State Of It: Fear And Loathing… In Orewa NZ
State Of It: Fear And Loathing… In Orewa - NZ First Style
Subtitle: The Dark Underbelly Of New Zealand Politics
By Selwyn Manning – Scoop Media Co-Editor
During the 1981 Springbok tour it was observed that New Zealand had a scab, and once picked it lifted, releasing the pus of racism to flow. The metaphor was again put to test at New Zealand First’s immigration policy launch at Orewa on Friday. The scene there was best described by another more famous cliché: fear and loathing… in Orewa.
New Zealand First’s leader Winston Peters demonstrated his tried and true style of delivering sensationalist, segregationist rhetoric to a totally white, aged, and agreeable audience of around 200 Grey Power members. Again he singled out clearly identifiable immigrant groups (as expected none among the crowd could assert to being Asian or Arab or anything other than white) as the focus of his intolerance, and used the word diversity as if it was repugnant.
Orewa - once the turf of former Prime Minister the late Sir Robert Muldoon’s state of the nation speeches - has now been relegated to an iconic abode for those jostling for political supremacy when playing the racial card.
On launching New Zealand First’s immigration policy 2005, Winston Peters claimed leadership of the dark underbelly of New Zealand politics. And at Orewa on Friday May 27 2005 he trumped National leader Don Brash’s ‘Orewa Speech’ rendering it meek by comparison.
Peters scanned the room, grinned, flashed his charismatic charm upon the aged, he followed with a joke. He did not mention his late mentor Muldoon once (which considering the location was odd), but appeared assured the blue-rinse brigade once known as Rob’s mob was now his. He was right.
He mentioned having been a farmer. Nods of approval followed from his captives. It was reminiscent of 1996 when Peters told an audience of working class unionists at a hall in Otahuhu of how he had been a former freezing worker. One wonders if he would reminisce about his days as a lawyer should he address a Law Society breakfast, or even how he studied Hebrew if an invitation was ever offered for him to speak at the Hong Kong Correspondent’s Club!
Friday’s performance had other structural similarities to that 1996 speech: like his identifying media in the hall, pointing, even offering the audience a name or two, singling political commentators out to be ridiculed by him and by those among the audience that had left their sense of values at the door.
Others were mentioned as if they were infectious: like Algerian lecturer Ahmed Zaoui whose name was repeatedly highlighted utilising an accusatory parasitic style - the facts of Mr Zaoui’s circumstance had no room for debate – this was Peters’ platform. He even reminded one rather forgetful Grey Power president who shared the stage (and who couldn’t for the life of him remember local New Zealand First MP young Craig McNair’s name) “these are my rules…”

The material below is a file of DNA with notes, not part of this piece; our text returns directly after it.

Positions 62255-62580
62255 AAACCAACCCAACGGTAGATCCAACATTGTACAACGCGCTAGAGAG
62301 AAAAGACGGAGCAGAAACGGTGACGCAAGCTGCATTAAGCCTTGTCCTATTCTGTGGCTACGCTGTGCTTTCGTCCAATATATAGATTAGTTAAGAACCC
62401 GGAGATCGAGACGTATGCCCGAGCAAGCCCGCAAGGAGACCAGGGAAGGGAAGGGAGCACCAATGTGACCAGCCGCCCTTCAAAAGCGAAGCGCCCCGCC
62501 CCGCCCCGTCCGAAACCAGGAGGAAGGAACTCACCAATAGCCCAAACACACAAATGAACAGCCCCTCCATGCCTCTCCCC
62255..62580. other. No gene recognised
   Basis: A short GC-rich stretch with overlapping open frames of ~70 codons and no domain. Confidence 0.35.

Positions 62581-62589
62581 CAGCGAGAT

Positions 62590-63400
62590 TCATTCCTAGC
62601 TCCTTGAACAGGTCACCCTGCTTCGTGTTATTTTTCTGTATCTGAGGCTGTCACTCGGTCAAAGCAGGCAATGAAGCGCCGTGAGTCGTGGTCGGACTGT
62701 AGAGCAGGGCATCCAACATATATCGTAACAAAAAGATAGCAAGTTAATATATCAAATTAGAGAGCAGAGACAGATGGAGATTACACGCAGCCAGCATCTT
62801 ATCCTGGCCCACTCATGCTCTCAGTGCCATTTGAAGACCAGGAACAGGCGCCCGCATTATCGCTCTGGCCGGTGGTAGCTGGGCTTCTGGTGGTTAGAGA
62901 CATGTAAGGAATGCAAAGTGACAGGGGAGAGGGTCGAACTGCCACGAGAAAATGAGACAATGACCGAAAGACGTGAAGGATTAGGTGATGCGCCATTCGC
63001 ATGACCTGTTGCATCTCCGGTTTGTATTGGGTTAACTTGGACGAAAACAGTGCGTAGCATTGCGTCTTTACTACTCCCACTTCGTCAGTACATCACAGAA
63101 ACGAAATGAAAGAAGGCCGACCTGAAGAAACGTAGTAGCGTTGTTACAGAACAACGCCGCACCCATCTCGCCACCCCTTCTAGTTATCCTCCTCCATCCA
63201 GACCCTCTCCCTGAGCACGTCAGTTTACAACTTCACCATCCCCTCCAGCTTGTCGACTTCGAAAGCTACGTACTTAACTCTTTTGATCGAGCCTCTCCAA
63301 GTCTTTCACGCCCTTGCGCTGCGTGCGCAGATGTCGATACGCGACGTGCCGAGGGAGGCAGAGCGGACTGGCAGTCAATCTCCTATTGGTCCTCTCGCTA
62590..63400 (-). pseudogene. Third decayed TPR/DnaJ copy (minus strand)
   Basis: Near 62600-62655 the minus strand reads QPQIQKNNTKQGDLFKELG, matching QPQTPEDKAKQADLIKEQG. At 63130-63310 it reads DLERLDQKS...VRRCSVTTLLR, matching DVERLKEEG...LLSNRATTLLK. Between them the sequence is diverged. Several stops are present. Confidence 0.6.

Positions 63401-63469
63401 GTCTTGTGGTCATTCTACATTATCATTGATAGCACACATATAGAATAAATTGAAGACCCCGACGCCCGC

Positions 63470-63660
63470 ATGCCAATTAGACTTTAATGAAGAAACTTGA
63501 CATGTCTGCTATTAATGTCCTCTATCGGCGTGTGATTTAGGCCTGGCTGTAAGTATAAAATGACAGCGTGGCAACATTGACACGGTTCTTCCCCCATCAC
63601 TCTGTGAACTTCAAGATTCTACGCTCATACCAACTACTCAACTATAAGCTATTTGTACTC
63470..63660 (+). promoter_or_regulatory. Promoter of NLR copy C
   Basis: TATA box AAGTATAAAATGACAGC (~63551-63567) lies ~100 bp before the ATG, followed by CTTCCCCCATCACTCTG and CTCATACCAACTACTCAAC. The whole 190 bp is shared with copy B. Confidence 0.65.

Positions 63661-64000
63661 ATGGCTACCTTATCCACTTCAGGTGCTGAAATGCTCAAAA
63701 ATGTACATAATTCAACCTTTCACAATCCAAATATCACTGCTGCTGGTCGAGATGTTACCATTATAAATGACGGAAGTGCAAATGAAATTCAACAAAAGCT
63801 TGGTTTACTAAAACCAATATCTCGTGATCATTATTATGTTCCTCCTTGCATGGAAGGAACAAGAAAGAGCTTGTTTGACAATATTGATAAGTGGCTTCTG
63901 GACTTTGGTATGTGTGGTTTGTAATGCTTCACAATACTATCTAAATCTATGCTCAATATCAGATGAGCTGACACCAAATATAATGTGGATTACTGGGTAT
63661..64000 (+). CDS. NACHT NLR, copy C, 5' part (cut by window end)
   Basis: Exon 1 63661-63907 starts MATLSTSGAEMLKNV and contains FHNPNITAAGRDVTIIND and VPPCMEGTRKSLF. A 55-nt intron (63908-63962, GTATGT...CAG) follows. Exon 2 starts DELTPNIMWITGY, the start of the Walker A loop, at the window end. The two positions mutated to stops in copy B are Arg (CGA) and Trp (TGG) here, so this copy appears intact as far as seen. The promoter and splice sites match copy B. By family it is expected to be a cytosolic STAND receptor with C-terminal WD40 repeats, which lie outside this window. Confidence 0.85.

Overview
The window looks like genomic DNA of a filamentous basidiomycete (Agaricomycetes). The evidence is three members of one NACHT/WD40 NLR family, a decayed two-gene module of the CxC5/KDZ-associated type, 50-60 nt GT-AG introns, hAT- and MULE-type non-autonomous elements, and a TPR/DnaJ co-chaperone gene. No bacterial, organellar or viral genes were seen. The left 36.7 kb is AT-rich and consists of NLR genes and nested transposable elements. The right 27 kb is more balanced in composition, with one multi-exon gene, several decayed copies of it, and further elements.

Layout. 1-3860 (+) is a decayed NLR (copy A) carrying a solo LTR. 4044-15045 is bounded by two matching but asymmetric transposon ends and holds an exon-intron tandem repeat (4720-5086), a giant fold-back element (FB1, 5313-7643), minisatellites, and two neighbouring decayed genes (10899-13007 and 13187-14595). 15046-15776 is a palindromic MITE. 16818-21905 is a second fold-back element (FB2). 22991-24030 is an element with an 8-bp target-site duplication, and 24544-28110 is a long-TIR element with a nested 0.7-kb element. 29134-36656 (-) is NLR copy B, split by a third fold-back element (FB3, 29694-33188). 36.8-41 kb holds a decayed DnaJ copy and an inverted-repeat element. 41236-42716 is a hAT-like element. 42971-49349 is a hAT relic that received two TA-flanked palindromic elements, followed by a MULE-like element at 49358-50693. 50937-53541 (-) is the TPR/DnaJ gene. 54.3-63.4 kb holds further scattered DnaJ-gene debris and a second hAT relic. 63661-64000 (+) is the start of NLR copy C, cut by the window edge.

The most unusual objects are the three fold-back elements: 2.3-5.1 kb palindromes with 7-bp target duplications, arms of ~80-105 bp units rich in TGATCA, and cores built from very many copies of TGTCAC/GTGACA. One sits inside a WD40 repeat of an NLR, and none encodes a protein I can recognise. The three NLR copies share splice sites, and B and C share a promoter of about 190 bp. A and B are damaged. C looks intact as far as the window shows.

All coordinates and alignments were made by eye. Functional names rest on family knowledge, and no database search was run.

On this point, it was disappointing that an opportunity was not allowed for media to ask Peters whether he would accept an invitation to meet Ahmed Zaoui, whether it would be welcomed, put into action. After all, it certainly is the New Zealand way to front up to those whom one accuses. It is a statement of mana for a leader, especially one with Maori ancestry, to have the courage to look in the eye the focus of one’s accusations, and to restate the accusations that one has said from afar. Surely it would be a demonstration of high personal standing to allow the focus of one’s accusations to offer, again face to face, an explanation. Surely this would be a demonstration of justice, courage, values and an ideal worth striving for. Leadership? Wouldn’t it? After all, Nation Party leader Don Brash met Zaoui – so why wouldn’t Peters?
But there was no opportunity for media to place such a question to Peters while his captive audience was in tow. At Orewa the ohhhs and arrrrs flowed once the sharp-tongued Peters got into fist-clenching mode. Waves of approval echoed around the hall after Peters offered a point-making key policy position that under a New Zealand First coalition a hard-hitting operational inspectorate would be created that would employ only ‘New Zealanders’, that would ban anyone currently employed by the New Zealand Immigration Service, and would be staffed by those possessing “intelligence, investigative skills, determination and, yes, patriotism!”.
This inspectorate would operate as a “flying squad” making random checks of immigration applications and decisions, scan all visa applications both retrospective and current, and would investigate “corruption” and incompetence among immigration officials and staff.
If New Zealand’s Immigration officers displayed shades of Germany’s Wehrmacht during New Zealand’s dawn-raids in the late 1970s (and many possess the opinion that they did), then this flying squad could understandably be deemed a neo-contemporary-styled Waffen SS, or should the squad be politically responsible, perhaps Allgemeine-SS is more appropriate, especially considering Peters’ insistence that they be patriotic and one could be forgiven for believing overly nationalistic in its expression.
For example; one wonders how the patriotic criteria would be determined, by what set of value-benchmarks, by whose values would officers be appraised? It is Peters’ policy. Peters’ values perhaps?
Considering geo-politics, it is fair to assert the world has a condition that risks the rise of institutionalized intolerance. Politically, fear of the unknown motives of others from alien cultures and even religions is again now easily massaged by populist politicians determined to display a reactive and decisive operational wing that will protect, preserve, the majority’s cultural way of life.